There is some confusion amongst assessors when it comes to understanding the role of an air gap in the thermal performance of a wall, roof, ceiling or floor construction.

    Air gaps exist in many building elements from the way we build and may provide a small improvement in a building’s thermal performance, a modest improvement or no improvement at all.

    For an air gap to improve the thermal performance of a building element, it requires the addition of a low emittance surface (shiny aluminium foil) to one or both sides of the air gap. Without the addition of the foil surfaces, the R-Value of the non reflective air gap is small (R0.16). The addition of foil to the building element may also provide a vapour barrier to control condensation if installed correctly.

    However, if foil is installed into a building element without a corresponding air gap, it will be of no benefit or only provide a small added benefit if the foil facing is part of a foam or bubble sandwich product.

    Firstly, let’s have a look at the science behind an air gap.

    The following extract is from the Short Course in Building Thermal Performance Assessment (Residential) training notes for assessors by Dr Holger Willrath of Solar Logic.

    “The radiation component of heat transfer across an air gap depends on the emittance of the surfaces on either side, but otherwise does not depend on gap width.  When either one or both surfaces have a low emittance, the heat flow across the gap is reduced significantly.

    Still air conduction / convection resistance increases as the gap width increases to about 30mm, after which it remains nearly constant.  When air spaces are vented, or air is forced to circulate in, or move through the space, the heat transfer by convection becomes the dominant factor.  So the combined heat transfer across airspaces varies in a non linear way with distance.

    Both conduction and radiation heat transfer are independent of the tilt angle of the surfaces. Because of the buoyancy effect in convection heat transfer in fluids, heat flow up will always be greater than heat flow down. So apart from horizontal heat flow across vertical cavities, air gaps are given both an Rup and an Rdown value”.

    The principles and underlying relationships used in NatHERS software tools are derived from experimental data by Robinson and Powlich.

    But what does this mean for the assessor or building designer?

    Air gaps have a thermal resistance to heat flow that is represented by an R-Value with the optimum or best R-Value achieved for a gap of 30mm. Wider air gaps do not  achieve higher R-Values. To achieve higher Total R-Values, multiple air gaps must be incorporated into the building element which is not practical in many instances. Generally, vertical air gaps in walls have the same heat flow inwards and outwards. Heat flow through air gaps associated with floors, ceilings or roof elements will have R-Values that are greater downwards than upwards.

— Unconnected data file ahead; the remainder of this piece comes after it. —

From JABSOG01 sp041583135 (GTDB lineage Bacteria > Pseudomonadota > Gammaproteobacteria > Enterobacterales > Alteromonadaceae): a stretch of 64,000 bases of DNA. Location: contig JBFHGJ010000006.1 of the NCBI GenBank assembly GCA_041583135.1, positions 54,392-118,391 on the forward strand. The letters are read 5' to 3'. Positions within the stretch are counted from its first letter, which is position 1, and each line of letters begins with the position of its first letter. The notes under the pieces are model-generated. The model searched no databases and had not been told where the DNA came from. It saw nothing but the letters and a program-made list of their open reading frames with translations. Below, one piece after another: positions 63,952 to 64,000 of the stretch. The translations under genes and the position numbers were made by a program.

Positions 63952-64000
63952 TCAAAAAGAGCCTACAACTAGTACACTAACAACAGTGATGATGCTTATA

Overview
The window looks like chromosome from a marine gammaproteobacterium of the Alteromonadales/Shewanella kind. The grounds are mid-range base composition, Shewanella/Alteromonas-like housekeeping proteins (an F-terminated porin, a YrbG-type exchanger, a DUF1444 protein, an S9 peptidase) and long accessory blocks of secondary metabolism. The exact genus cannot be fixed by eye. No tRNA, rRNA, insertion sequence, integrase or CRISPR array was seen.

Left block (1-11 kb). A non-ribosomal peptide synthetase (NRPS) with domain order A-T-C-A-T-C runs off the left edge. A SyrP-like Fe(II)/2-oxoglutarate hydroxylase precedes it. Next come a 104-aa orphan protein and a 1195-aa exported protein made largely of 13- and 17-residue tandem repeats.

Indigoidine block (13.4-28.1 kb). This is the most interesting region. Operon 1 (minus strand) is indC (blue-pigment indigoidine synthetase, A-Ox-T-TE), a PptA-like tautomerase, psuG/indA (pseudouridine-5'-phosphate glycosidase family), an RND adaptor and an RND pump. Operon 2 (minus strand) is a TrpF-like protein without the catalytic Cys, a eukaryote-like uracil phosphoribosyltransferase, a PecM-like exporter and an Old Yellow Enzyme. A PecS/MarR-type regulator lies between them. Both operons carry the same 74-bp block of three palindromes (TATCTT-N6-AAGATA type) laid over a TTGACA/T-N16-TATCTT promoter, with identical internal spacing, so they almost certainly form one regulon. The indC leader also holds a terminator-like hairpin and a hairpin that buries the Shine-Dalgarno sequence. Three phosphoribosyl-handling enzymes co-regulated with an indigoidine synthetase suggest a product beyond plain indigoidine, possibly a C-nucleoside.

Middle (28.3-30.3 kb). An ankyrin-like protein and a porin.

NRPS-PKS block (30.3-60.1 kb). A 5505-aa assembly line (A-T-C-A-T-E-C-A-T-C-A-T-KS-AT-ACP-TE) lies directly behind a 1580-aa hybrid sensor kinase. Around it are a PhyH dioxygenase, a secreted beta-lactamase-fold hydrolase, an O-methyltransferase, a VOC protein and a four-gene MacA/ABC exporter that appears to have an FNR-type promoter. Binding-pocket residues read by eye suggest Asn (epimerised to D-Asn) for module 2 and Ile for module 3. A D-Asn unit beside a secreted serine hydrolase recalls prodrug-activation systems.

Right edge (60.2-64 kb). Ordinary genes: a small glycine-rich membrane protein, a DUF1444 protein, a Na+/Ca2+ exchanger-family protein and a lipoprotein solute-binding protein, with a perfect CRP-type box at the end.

The R-Value achieved by an air gap is dependent on the emittance of the surfaces on either side of the gap. The type of surface determines the emittance value used to calculate the air gap R-Value.

    High emittance surfaces have little or no resistance to heat flow and as a result the air gap has a low R-Value.

    Low emittance surfaces on one or both sides of an air gap result in air gaps with higher R-Values. Foil surfaces have a low emittance and are modelled in NatHERS tools with an emittance of 0.05. Antiglare foil has a medium emittance and is modelled in NatHERS tools with an  emittance of 0.4. All other surfaces are considered under NatHERS to have a high emittance of 0.9.

    Let’s look at some examples of the R-Values of a FC sheeted wall with and without sarking and added bulk insulation.

    FC sheeted wall - no sarking - Total R-Value = R0.40

    C sheeted wall - added sarking - Total R-Value = R0.84

    FC sheeted wall - added sarking & R1.5 bulk insulation - Total R-Value = R1.74

    Designing air gaps into a building element provides some improvement to the thermal performance of a building but they are often insufficient on their own to provide the required performance. Adding bulk insulation to the cavity combined with vapour barriers will often provide a better design solution that meets today’s higher thermal performance standards.

    Michael Plunkett is Principal of SmartRate based in Cairns and a practising ABSA accredited assessor.

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